Let f and g be two holomorphic functions on a domain $\Omega$. Suppose that $\frac{f}{g}$ is always finite (while g can be zero at some points). Is it true that then $\frac{f}{g}$ is holomorphic? Actually I do not know any example of 2 such functions, except of course the trivial case $f=cg$ where c is a constant. It will be thus very helpful if someone can provide nontrivial examples. Thanks in advance!

Edit: finally, this is standard thing about removable singularities. Nothing more needed! Thanks!

  • $\begingroup$ An easy example: $f(z)=z^{n+1}$, $g(z)=z^n$ $\endgroup$
    – S -
    Jul 29, 2014 at 9:22
  • $\begingroup$ You might like to look at this Wikipedia page. $\endgroup$
    – user149874
    Jul 29, 2014 at 9:24
  • $\begingroup$ @Adolfo Thanks for your comment! About that easy example, well I'm looking for examples different from that kind. To produce examples of that kind, we take h holomorphic and we write h= (hf)/f :). I want to see more nontrival examples, where f and g don't have easily seen common factors. $\endgroup$ Jul 29, 2014 at 9:30
  • $\begingroup$ How about $g=e^z$? There are entire functions. $\endgroup$ Jul 29, 2014 at 9:32
  • $\begingroup$ @Jez Thanks. I see your point, so it seems that the answer is affirmative. $\endgroup$ Jul 29, 2014 at 9:33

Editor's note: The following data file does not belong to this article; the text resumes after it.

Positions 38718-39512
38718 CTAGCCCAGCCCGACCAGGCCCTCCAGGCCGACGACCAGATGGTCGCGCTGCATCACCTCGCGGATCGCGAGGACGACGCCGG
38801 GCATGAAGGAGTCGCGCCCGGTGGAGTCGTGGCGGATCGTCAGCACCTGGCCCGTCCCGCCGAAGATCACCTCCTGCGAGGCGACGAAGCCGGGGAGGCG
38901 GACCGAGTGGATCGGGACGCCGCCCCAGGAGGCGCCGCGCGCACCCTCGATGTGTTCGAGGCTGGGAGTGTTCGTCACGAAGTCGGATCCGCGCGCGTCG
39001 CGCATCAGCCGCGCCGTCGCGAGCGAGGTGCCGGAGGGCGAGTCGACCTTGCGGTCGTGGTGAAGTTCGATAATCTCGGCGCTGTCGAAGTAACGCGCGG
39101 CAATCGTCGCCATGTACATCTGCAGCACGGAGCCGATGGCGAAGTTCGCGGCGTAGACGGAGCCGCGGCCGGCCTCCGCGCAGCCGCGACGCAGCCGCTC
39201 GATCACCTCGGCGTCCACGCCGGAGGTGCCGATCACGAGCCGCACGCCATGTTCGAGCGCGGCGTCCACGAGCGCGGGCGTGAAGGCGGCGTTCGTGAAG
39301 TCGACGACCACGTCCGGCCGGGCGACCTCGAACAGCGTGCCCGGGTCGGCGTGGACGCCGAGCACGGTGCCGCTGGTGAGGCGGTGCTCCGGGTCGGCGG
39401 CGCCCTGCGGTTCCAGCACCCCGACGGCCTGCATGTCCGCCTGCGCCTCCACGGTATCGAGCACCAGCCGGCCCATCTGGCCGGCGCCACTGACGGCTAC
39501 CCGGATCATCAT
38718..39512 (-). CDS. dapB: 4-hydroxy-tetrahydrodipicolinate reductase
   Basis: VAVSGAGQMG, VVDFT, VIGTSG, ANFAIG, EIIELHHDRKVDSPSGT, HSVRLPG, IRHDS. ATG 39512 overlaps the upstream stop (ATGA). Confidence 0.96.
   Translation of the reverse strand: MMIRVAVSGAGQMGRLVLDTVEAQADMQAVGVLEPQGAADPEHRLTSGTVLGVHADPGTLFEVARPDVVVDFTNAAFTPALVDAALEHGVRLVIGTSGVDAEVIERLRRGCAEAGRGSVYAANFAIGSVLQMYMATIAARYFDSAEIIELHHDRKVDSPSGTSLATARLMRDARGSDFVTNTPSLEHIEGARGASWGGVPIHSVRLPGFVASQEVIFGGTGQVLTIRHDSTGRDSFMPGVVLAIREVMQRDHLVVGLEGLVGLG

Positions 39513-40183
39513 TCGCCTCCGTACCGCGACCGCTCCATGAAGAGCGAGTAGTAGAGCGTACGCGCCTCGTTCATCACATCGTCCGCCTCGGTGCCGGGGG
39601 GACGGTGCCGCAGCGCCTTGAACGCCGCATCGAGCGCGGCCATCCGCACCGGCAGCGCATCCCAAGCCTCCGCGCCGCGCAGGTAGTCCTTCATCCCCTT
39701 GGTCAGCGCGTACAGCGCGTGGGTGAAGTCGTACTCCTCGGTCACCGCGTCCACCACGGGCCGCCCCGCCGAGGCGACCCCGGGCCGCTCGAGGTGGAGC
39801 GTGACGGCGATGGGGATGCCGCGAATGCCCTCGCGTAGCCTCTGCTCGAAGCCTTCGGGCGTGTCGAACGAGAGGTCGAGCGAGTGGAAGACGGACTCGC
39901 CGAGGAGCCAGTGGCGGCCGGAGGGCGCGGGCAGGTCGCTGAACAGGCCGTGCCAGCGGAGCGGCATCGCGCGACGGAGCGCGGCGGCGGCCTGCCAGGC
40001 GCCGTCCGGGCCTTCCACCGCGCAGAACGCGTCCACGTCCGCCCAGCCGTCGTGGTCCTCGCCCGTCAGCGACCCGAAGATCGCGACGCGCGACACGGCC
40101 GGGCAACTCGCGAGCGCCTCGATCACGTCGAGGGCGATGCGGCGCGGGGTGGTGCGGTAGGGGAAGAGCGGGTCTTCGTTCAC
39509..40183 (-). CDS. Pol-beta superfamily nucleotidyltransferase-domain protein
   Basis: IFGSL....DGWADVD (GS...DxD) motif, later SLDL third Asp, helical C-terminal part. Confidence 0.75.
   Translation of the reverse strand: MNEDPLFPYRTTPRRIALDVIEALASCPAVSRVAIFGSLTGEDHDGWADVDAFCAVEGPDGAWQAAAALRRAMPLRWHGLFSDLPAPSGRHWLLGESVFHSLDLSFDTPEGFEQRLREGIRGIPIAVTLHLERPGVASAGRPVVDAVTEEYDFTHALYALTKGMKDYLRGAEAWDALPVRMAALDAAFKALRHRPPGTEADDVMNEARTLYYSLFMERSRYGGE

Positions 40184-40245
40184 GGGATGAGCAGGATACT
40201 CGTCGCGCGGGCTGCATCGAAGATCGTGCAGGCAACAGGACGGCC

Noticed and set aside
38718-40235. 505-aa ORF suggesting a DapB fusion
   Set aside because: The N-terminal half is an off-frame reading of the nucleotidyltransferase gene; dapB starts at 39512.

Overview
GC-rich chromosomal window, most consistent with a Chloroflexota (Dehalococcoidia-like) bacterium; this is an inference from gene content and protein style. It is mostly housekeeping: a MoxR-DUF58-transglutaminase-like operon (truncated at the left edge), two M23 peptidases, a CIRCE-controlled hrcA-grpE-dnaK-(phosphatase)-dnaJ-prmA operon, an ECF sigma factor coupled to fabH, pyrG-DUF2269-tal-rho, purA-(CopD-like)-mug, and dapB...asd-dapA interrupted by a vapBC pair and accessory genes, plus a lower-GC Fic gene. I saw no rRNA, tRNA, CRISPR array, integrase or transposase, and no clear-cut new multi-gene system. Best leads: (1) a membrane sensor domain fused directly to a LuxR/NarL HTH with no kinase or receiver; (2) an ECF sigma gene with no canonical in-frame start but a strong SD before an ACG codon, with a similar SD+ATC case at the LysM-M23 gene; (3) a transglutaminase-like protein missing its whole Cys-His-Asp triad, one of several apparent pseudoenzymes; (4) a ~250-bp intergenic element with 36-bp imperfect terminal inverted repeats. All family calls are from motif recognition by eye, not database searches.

1 Answer 1


Answer: yes. I am going to formalize where you said "$f/g$ is always finite" to mean: "for any $P \in \Omega$, if $g$ has a zero at $P$, then $f$ has a zero of at least the same order."

Recall that we define the order of a zero to be smallest $n \geq 0$ such that $f^{(n)}(P) \neq 0$ but $f^{(n-1)}(P) = 0$. That this exists (when the function is not identically the zero function) is a consequence of holomorphicity, which is obvious if you already know that holomorphic functions are analytic.

Given that $f$ and $g$ are holomorphic, this is the only hypothesis needed to ensure that $f/g$ admits a holomorphic continuation to a domain including $P$. Moreover, this condition is necessary. This is seen easily by Taylor expanding at $P$.

In particular, if a continuous extension exists, it is automatically holomorphic.

  • $\begingroup$ thanks, I get it. Being a physics major, sometimes I forget to formalize things properly. Another naive question, what about real functions (smooth but not analytic for example)? From your answer, it seems to me that holomorphicity=analyticity is a key ingredient. $\endgroup$ Jul 29, 2014 at 10:50
  • $\begingroup$ i don't know how to formalize the question for such a function, e.g. consider a bump function; what is its order of vanishing at the origin? $\endgroup$
    – hunter
    Jul 29, 2014 at 11:27

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